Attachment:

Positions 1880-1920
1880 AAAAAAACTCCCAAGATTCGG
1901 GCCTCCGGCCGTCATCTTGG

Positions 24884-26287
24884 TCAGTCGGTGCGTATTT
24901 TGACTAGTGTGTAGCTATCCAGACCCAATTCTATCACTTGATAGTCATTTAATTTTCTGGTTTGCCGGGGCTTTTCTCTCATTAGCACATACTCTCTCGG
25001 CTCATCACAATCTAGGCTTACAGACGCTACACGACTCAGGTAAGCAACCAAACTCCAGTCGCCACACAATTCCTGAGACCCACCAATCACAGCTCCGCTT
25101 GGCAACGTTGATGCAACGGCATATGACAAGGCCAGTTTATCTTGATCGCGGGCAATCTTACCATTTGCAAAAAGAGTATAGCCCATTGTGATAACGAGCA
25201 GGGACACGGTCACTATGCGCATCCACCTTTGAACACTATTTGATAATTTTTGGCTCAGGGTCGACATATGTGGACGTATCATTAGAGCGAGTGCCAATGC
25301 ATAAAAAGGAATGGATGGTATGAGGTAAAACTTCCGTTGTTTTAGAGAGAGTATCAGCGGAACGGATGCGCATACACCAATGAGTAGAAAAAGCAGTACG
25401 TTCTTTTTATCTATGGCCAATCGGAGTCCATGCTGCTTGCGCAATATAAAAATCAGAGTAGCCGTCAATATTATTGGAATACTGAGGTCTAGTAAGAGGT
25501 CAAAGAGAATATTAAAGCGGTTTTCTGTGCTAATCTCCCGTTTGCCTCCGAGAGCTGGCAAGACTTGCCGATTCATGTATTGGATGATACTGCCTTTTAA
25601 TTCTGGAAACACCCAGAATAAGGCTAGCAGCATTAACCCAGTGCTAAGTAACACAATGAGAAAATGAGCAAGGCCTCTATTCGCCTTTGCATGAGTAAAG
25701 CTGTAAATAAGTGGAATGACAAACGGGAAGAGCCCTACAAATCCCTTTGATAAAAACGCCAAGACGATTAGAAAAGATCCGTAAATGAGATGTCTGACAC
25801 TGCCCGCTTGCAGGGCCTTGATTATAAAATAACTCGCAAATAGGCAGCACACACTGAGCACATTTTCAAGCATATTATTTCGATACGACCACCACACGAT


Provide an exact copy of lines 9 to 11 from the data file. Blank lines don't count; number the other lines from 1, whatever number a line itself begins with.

25201 GGGACACGGTCACTATGCGCATCCACCTTTGAACACTATTTGATAATTTTTGGCTCAGGGTCGACATATGTGGACGTATCATTAGAGCGAGTGCCAATGC
25301 ATAAAAAGGAATGGATGGTATGAGGTAAAACTTCCGTTGTTTTAGAGAGAGTATCAGCGGAACGGATGCGCATACACCAATGAGTAGAAAAAGCAGTACG
25401 TTCTTTTTATCTATGGCCAATCGGAGTCCATGCTGCTTGCGCAATATAAAAATCAGAGTAGCCGTCAATATTATTGGAATACTGAGGTCTAGTAAGAGGT